Cryptography is an important social and technical aspect of our modern world. The physical nature by which we can obscure or encrypt information has changed drastically with new technologies that allow for the manipulation of quantum information. We now use Quantum Key Distribution (QKD) quite readily to exchange random bit strings called keys between parties. I will discuss some of the possible paths forward to making this a practical technology, including looking at hardware vulnerabilities as well as how to extend the physical reach of the systems.
What properties of quantum systems can be useful for cryptography? Quantum systems have the potential to be new cryptographic tools and force us to re-examine our current assumptions of computational complexity. We will look at some interesting examples of the new tech and protocols like quantum key distribution and “quantum hacking”, quantum random number generators, quantum computing and algorithms. What consequences do these technologies have for our current cryptographic infrastructure?
Long-distance quantum communication systems are of interest for commercial and fundamental scientific projects. Commercially available Quantum Key Distribution (QKD) devices that claim physical security of generated keys rely on telecom fiber networks to link communicating parties. This talk will address two main aspects to making QKD devices practical: satellites can be used to extend the range of the QKD devices past the current limit of ~200km, and all current implementations of QKD are insecure due to hardware vulnerabilities. I will also identify remaining challenges for practical long distance quantum communication.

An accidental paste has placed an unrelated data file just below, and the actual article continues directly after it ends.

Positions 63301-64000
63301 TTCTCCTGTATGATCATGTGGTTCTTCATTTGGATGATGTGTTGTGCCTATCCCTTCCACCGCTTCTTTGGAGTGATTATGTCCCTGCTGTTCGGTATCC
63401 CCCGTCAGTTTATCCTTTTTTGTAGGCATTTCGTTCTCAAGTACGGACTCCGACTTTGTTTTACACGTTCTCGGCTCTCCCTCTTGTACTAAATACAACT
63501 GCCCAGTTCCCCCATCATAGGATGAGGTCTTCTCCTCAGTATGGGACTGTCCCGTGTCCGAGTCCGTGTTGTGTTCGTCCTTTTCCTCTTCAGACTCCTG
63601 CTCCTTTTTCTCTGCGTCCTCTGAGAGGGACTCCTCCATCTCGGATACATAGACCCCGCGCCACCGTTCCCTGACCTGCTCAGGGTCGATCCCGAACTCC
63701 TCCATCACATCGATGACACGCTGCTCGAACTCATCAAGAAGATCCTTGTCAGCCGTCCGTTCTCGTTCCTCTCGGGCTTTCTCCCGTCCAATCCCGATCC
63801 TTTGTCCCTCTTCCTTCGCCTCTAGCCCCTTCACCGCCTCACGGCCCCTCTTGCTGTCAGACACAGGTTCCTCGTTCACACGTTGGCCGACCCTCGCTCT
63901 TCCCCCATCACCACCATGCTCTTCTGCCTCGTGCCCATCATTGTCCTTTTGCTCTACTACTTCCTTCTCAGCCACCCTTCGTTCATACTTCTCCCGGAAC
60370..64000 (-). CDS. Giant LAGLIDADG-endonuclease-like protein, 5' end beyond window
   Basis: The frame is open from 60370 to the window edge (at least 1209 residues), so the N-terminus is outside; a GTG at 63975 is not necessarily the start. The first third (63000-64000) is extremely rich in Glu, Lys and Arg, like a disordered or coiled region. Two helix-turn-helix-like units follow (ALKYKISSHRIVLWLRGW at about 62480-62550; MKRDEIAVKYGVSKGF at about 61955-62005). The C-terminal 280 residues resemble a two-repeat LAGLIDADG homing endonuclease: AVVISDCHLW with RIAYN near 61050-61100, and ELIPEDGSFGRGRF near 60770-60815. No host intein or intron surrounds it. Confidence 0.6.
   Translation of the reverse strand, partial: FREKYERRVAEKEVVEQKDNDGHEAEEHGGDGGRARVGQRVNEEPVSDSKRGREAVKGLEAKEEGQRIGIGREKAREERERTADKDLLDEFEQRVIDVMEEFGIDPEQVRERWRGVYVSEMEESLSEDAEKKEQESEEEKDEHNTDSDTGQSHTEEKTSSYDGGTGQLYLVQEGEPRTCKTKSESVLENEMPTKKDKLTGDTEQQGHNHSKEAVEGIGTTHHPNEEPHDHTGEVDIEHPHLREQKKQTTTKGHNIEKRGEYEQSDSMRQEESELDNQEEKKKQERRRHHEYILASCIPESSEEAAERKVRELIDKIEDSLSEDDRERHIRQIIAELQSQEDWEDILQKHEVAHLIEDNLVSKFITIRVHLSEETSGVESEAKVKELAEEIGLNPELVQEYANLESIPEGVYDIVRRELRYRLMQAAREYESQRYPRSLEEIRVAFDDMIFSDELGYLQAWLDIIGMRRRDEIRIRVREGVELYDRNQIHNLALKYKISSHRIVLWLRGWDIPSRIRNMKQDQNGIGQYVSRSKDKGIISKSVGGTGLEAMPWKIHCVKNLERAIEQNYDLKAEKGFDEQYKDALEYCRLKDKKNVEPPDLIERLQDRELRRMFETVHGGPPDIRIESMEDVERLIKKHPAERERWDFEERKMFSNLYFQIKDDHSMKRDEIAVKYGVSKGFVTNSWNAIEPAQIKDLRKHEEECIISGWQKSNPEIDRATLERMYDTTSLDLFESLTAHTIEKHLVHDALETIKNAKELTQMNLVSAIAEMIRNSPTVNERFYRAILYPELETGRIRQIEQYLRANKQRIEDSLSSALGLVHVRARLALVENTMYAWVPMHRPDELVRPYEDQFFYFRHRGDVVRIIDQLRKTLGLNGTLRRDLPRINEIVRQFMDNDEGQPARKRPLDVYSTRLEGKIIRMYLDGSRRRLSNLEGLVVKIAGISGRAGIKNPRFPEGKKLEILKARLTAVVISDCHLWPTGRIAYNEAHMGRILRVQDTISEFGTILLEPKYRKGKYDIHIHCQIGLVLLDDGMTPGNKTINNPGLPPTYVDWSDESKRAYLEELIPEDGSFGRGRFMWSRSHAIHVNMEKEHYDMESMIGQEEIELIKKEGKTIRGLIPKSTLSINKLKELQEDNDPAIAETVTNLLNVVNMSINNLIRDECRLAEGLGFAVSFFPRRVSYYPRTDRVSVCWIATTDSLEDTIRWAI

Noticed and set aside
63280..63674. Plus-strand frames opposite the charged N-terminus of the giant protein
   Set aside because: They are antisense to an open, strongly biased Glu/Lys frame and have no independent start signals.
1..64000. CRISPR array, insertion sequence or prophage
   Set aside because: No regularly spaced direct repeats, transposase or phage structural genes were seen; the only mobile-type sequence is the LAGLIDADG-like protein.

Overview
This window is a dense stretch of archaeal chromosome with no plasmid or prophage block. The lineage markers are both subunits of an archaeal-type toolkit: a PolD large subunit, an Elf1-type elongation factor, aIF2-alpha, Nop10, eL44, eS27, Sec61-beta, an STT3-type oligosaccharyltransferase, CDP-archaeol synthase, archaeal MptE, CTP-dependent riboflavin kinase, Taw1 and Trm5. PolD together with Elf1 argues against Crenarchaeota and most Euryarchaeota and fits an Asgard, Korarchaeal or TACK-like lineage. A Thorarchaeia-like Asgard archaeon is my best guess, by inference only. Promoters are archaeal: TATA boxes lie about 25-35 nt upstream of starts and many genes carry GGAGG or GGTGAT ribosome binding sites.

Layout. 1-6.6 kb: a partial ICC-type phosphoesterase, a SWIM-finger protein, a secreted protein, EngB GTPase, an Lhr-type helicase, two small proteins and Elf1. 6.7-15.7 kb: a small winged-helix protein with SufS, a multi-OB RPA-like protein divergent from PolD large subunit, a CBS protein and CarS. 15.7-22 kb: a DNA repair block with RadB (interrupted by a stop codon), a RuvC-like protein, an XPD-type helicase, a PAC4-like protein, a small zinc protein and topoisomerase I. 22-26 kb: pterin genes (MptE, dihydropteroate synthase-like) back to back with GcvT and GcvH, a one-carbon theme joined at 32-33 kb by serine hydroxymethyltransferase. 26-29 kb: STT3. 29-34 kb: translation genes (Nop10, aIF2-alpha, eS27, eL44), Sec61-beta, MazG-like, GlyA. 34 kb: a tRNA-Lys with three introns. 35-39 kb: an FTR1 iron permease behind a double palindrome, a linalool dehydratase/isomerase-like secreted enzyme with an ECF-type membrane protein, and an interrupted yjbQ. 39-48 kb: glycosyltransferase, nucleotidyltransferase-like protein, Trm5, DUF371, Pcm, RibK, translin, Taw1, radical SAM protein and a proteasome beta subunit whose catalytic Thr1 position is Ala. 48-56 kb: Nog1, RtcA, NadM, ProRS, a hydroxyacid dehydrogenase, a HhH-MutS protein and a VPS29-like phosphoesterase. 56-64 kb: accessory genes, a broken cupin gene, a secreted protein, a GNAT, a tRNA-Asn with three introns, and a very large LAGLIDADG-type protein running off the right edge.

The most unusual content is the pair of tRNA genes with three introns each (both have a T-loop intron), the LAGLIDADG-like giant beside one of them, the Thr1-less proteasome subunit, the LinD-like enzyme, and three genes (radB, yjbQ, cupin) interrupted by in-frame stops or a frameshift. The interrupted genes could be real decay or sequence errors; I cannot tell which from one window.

As more aspects of modern society depend on digital communication, we increasingly rely on infrastructure that ensures the privacy and security of this communication. Classically, this has been provided by cryptographic protocols such as public-key encryption, in which secrets called keys are exchanged between different parties to enable secure communication. The rapid development of quantum algorithms which violate the assumptions of these protocols, however, poses a security challenge to modern cryptography. Quantum resources can also be used to strengthen cryptographic security, particularly the security of key exchange protocols. This approach, QKD, can be implemented by encoding in quantum systems such as single photons sent through free-space or a fiber. Fiber based QKD devices are already commercially available, but are fundamentally limited to distributing keys over a few hundred kilometers. To address this distance limitation, research QKD systems are being developed to exchange keys through free-space to satellites. This work considers practical challenges to building and testing both types of QKD devices. Firstly, we consider modeling and mission analysis for airborne demonstrations of QKD to stratospheric balloons and aircraft to simulate a satellite. Based on the mission parameters available for both platforms, we found aircraft platforms were more promising for testing prototype QKD satellite systems. We developed a mission planning tool to help design the flight geometries for testing the device. Next, we developed three new components for a QKD satellite prototype. The requirements for electro-optical devices in orbit are very different from lab environments, mandating new approaches to designing QKD devices. We developed a quad single photon detector package to meet the requirements for free-space links to low earth orbit. Moreover, we designed and built optical systems for analyzing the polarization of photons and an adaptive optics unit to increase the efficiency of collecting the encoded photons. All three devices were tested in conditions that simulated the time and loss of a satellite pass. Finally, we demonstrated a laser damage attack on a live commercial QKD system. Our attack injected additional optical power into the sender device to modify security-critical components. Specifically, our attack damaged the PIN diodes which monitor the encoded photon number, reducing their sensitivity or completely blinding them. Our damage could compromise the entire key, and was performed during system operation while raising no alarms. In summary, this work shows the trade-offs of testing QKD payloads on different airborne platforms, develops components for a satellite QKD payload, and demonstrates a security vulnerability in a commercial QKD system that can fully compromise the key. These results help address practical challenges to building QKD devices, improving the security of modern cryptography.